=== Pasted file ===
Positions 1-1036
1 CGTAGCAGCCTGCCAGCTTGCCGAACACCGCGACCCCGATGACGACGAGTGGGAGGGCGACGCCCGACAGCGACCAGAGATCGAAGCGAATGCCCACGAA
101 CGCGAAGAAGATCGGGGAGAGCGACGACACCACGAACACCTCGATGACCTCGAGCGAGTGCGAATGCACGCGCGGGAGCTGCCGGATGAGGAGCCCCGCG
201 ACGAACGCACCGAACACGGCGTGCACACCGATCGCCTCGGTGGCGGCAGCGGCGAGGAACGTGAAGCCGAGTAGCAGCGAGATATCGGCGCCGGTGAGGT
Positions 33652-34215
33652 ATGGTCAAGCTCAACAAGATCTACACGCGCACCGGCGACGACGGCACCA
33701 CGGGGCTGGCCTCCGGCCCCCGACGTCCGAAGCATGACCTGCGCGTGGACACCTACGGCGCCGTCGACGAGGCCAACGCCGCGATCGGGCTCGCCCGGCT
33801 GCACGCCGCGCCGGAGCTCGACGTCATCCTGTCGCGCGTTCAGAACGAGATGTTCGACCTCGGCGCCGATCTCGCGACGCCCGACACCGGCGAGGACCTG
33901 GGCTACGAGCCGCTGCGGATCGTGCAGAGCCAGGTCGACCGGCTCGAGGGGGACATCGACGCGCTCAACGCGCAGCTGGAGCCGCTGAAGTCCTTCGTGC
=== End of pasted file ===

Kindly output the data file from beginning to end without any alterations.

Positions 1-1036
1 CGTAGCAGCCTGCCAGCTTGCCGAACACCGCGACCCCGATGACGACGAGTGGGAGGGCGACGCCCGACAGCGACCAGAGATCGAAGCGAATGCCCACGAA
101 CGCGAAGAAGATCGGGGAGAGCGACGACACCACGAACACCTCGATGACCTCGAGCGAGTGCGAATGCACGCGCGGGAGCTGCCGGATGAGGAGCCCCGCG
201 ACGAACGCACCGAACACGGCGTGCACACCGATCGCCTCGGTGGCGGCAGCGGCGAGGAACGTGAAGCCGAGTAGCAGCGAGATATCGGCGCCGGTGAGGT
Positions 33652-34215
33652 ATGGTCAAGCTCAACAAGATCTACACGCGCACCGGCGACGACGGCACCA
33701 CGGGGCTGGCCTCCGGCCCCCGACGTCCGAAGCATGACCTGCGCGTGGACACCTACGGCGCCGTCGACGAGGCCAACGCCGCGATCGGGCTCGCCCGGCT
33801 GCACGCCGCGCCGGAGCTCGACGTCATCCTGTCGCGCGTTCAGAACGAGATGTTCGACCTCGGCGCCGATCTCGCGACGCCCGACACCGGCGAGGACCTG
33901 GGCTACGAGCCGCTGCGGATCGTGCAGAGCCAGGTCGACCGGCTCGAGGGGGACATCGACGCGCTCAACGCGCAGCTGGAGCCGCTGAAGTCCTTCGTGC